Yuji Sasaki - Japan Computer Richard Schneider - Epson Industry Kris Schoff - HP Katsuaki Sekiguchi - Canon Bob Setterbo - Adobe Gail Songer - Peerless Hideki Tanaka - Canon Devon Taylor - Novell, Inc. Mike Timperman - Lexmark Atsushi Uchino - Epson Shigeru Ueda - Canon Bob Von Andel - Allegro Software William Wagner - NetSilicon/DPI Jim Walker - DAZEL Chris Wellens - Interworking Labs Trevor Wells - Hewlett Packard Craig Whittle - Sharp Labs Rob Whittle - Novell, Inc. Jasper Wong - Xionics Don Wright - Lexmark Michael Wu - Heidelberg Digital Rick Yardumian - Xerox Michael Yeung - Toshiba Lloyd Young - Lexmark Atsushi Yuki - Kyocera Peter Zehler - Xerox William Zhang- Canon Information Frank Zhao - Panasonic Systems Steve Zilles - Adobe Rob Zirnstein - Canon Information Systems 10. Description of the Base IPP Documents In addition to this document, the base set of IPP documents includes: Design Goals for an Internet Printing Protocol [RFC2567] Rationale for the Structure and Model and Protocol for the Internet Printing Protocol [RFC2568] Internet Printing Protocol/1.1: Model and Semantics [RFC2911] Internet Printing Protocol/1.1: Encoding and Transport [RFC2910] Mapping between LPD and IPP Protocols [RFC2569] The "Design Goals for an Internet Printing Protocol" document takes a broad look at distributed printing functionality, and it enumerates real-life scenarios that help to clarify the features that need to be
included in a printing protocol for the Internet. It identifies requirements for three types of users: end users, operators, and administrators. It calls out a subset of end user requirements that are satisfied in IPP/1.0 [RFC2566, RFC2565]. A few OPTIONAL operator operations have been added to IPP/1.1 [RFC2911, RFC2910]. The "Rationale for the Structure and Model and Protocol for the Internet Printing Protocol" document describes IPP from a high level view, defines a roadmap for the various documents that form the suite of IPP specification documents, and gives background and rationale for the IETF IPP working group's major decisions. The "Internet Printing Protocol/1.1: Model and Semantics" document describes a simplified model with abstract objects, their attributes, and their operations. The model introduces a Printer and a Job. The Job supports multiple documents per Job. The model document also addresses how security, internationalization, and directory issues are addressed. The "Internet Printing Protocol/1.1: Encoding and Transport" document is a formal mapping of the abstract operations and attributes defined in the model document onto HTTP/1.1 [RFC2616]. It also defines the encoding rules for a new Internet MIME media type called "application/ipp". This document also defines the rules for transporting a message body over HTTP whose Content-Type is "application/ipp". This document defines the 'ipp' scheme for identifying IPP printers and jobs. The "Mapping between LPD and IPP Protocols" document gives some advice to implementers of gateways between IPP and LPD (Line Printer Daemon) implementations.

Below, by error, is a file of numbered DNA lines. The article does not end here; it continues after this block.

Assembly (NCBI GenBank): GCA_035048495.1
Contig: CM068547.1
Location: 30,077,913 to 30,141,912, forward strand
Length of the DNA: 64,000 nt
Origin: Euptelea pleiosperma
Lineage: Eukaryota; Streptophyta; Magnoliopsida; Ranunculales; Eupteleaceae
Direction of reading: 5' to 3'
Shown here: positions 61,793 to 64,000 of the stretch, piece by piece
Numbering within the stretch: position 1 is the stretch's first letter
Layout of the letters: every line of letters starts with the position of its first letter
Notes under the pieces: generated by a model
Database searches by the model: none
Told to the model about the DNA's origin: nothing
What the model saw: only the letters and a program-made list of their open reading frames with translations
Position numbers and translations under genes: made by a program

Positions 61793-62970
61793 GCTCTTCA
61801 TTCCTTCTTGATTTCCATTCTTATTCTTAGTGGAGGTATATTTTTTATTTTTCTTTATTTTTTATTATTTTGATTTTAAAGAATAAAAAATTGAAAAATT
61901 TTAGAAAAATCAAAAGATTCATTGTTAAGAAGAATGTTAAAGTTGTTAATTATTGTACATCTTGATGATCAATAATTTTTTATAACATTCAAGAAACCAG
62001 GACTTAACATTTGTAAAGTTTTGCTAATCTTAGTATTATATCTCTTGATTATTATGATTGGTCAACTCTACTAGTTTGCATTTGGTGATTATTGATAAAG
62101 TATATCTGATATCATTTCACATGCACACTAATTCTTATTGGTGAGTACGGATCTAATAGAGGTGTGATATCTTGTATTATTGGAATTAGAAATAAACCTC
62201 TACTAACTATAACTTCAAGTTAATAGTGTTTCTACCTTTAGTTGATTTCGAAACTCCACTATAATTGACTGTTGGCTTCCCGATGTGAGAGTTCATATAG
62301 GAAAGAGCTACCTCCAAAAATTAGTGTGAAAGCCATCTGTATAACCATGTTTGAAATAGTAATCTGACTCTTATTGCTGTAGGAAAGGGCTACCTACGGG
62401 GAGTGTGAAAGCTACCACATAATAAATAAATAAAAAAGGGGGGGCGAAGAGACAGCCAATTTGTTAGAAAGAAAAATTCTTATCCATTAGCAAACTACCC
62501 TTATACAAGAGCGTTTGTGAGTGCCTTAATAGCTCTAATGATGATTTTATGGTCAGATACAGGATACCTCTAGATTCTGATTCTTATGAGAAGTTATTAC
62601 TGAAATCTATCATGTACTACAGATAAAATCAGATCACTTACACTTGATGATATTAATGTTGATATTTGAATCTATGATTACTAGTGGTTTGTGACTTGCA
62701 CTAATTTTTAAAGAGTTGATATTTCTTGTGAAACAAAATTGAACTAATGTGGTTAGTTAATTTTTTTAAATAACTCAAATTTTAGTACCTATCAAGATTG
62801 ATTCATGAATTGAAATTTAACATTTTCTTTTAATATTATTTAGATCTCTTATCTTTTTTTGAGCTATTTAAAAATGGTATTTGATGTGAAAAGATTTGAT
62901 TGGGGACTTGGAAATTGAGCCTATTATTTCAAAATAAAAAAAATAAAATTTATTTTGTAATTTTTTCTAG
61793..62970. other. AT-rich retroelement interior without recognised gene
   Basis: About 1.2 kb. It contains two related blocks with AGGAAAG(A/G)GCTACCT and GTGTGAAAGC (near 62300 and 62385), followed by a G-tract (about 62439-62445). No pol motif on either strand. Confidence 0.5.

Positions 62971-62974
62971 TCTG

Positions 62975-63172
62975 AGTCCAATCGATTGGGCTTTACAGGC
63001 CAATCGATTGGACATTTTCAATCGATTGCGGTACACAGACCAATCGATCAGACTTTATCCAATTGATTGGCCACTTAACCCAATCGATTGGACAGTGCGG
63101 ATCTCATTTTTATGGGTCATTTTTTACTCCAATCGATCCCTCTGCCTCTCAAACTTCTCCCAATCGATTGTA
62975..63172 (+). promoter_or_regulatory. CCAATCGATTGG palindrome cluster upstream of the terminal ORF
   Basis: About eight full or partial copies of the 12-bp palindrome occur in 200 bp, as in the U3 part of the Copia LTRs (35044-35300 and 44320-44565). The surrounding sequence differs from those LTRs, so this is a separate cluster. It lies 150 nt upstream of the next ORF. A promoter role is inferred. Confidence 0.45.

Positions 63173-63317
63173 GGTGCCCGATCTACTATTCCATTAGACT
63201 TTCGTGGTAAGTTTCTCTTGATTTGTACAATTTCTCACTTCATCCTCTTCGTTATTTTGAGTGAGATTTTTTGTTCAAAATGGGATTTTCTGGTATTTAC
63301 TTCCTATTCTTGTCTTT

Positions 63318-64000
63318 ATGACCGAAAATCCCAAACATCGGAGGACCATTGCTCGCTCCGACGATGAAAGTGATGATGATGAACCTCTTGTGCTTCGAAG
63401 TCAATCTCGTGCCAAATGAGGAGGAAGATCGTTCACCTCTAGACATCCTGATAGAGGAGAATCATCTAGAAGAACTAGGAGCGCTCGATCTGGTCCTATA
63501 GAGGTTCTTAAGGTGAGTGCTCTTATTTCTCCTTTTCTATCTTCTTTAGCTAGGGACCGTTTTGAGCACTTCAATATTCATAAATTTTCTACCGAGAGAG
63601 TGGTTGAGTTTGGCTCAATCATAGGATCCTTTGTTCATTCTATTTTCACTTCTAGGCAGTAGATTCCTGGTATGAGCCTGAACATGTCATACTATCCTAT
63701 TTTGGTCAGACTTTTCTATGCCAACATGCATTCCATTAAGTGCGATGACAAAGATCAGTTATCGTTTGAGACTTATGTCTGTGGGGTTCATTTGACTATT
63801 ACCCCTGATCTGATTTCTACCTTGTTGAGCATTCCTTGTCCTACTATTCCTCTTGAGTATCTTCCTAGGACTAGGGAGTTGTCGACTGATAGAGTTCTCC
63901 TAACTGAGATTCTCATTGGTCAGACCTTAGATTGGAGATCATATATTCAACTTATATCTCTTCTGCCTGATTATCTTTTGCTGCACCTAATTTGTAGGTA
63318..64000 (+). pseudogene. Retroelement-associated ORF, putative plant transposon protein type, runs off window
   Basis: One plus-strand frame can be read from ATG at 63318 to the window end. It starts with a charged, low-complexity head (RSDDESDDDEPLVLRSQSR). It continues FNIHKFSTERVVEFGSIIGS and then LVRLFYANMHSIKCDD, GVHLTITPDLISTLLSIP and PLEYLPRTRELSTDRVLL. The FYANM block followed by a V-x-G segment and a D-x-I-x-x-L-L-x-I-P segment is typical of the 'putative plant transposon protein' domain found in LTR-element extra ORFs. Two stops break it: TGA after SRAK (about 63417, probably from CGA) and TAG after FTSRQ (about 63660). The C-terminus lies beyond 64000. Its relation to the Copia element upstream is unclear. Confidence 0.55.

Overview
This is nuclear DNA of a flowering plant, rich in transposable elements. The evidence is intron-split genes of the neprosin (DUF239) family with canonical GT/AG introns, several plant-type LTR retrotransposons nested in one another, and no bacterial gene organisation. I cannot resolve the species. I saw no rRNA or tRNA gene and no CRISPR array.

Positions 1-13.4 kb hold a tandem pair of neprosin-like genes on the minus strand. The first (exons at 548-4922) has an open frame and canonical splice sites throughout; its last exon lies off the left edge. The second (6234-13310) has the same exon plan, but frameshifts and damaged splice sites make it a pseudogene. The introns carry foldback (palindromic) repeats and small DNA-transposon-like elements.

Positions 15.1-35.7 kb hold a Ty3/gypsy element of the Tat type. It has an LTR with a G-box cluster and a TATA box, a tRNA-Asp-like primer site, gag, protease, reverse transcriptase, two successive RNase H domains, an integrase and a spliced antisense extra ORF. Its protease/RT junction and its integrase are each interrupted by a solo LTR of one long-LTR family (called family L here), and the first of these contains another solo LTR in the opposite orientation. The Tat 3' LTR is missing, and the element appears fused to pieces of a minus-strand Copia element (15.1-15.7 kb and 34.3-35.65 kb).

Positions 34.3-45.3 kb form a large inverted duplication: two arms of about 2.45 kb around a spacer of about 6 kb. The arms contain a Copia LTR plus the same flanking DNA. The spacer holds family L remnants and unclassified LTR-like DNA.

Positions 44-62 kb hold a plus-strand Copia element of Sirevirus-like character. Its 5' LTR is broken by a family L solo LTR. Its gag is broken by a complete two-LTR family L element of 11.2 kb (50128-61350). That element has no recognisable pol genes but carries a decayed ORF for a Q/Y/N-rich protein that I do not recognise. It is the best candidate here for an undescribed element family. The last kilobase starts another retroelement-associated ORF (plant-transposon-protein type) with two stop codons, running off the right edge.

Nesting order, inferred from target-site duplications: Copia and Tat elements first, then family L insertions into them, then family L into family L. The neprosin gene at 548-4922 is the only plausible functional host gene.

11 Full Copyright Statement Copyright (C) The Internet Society (2001). All Rights Reserved. This document and translations of it may be copied and furnished to others, and derivative works that comment on or otherwise explain it or assist in its implementation may be prepared, copied, published and distributed, in whole or in part, without restriction of any kind, provided that the above copyright notice and this paragraph are included on all such copies and derivative works. However, this document itself may not be modified in any way, such as by removing the copyright notice or references to the Internet Society or other Internet organizations, except as needed for the purpose of developing Internet standards in which case the procedures for copyrights defined in the Internet Standards process must be followed, or as required to translate it into languages other than English. The limited permissions granted above are perpetual and will not be revoked by the Internet Society or its successors or assigns. This document and the information contained herein is provided on an "AS IS" basis and THE INTERNET SOCIETY AND THE INTERNET ENGINEERING TASK FORCE DISCLAIMS ALL WARRANTIES, EXPRESS OR IMPLIED, INCLUDING BUT NOT LIMITED TO ANY WARRANTY THAT THE USE OF THE INFORMATION HEREIN WILL NOT INFRINGE ANY RIGHTS OR ANY IMPLIED WARRANTIES OF MERCHANTABILITY OR FITNESS FOR A PARTICULAR PURPOSE. Acknowledgement Funding for the RFC Editor function is currently provided by the Internet Society.